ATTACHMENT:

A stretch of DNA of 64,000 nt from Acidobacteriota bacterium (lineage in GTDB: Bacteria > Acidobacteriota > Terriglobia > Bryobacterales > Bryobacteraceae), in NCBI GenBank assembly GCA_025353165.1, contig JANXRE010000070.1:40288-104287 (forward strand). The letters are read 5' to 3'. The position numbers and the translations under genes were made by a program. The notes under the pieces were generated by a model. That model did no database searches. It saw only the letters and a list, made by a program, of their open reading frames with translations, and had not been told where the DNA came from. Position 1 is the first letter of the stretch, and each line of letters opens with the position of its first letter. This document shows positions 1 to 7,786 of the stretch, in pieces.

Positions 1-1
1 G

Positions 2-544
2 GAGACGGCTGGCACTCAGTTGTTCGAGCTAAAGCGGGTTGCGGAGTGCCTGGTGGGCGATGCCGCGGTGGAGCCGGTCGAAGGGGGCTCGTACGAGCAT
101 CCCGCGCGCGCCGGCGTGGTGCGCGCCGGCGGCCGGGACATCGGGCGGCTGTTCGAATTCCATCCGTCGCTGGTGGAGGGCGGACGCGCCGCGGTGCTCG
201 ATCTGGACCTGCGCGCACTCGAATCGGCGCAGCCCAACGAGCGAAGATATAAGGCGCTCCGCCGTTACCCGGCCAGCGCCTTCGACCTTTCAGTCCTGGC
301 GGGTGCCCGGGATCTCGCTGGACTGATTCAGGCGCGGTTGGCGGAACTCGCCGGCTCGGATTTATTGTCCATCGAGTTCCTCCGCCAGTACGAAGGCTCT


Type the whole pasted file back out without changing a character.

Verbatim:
A stretch of DNA of 64,000 nt from Acidobacteriota bacterium (lineage in GTDB: Bacteria > Acidobacteriota > Terriglobia > Bryobacterales > Bryobacteraceae), in NCBI GenBank assembly GCA_025353165.1, contig JANXRE010000070.1:40288-104287 (forward strand). The letters are read 5' to 3'. The position numbers and the translations under genes were made by a program. The notes under the pieces were generated by a model. That model did no database searches. It saw only the letters and a list, made by a program, of their open reading frames with translations, and had not been told where the DNA came from. Position 1 is the first letter of the stretch, and each line of letters opens with the position of its first letter. This document shows positions 1 to 7,786 of the stretch, in pieces.

Positions 1-1
1 G

Positions 2-544
2 GAGACGGCTGGCACTCAGTTGTTCGAGCTAAAGCGGGTTGCGGAGTGCCTGGTGGGCGATGCCGCGGTGGAGCCGGTCGAAGGGGGCTCGTACGAGCAT
101 CCCGCGCGCGCCGGCGTGGTGCGCGCCGGCGGCCGGGACATCGGGCGGCTGTTCGAATTCCATCCGTCGCTGGTGGAGGGCGGACGCGCCGCGGTGCTCG
201 ATCTGGACCTGCGCGCACTCGAATCGGCGCAGCCCAACGAGCGAAGATATAAGGCGCTCCGCCGTTACCCGGCCAGCGCCTTCGACCTTTCAGTCCTGGC
301 GGGTGCCCGGGATCTCGCTGGACTGATTCAGGCGCGGTTGGCGGAACTCGCCGGCTCGGATTTATTGTCCATCGAGTTCCTCCGCCAGTACGAAGGCTCT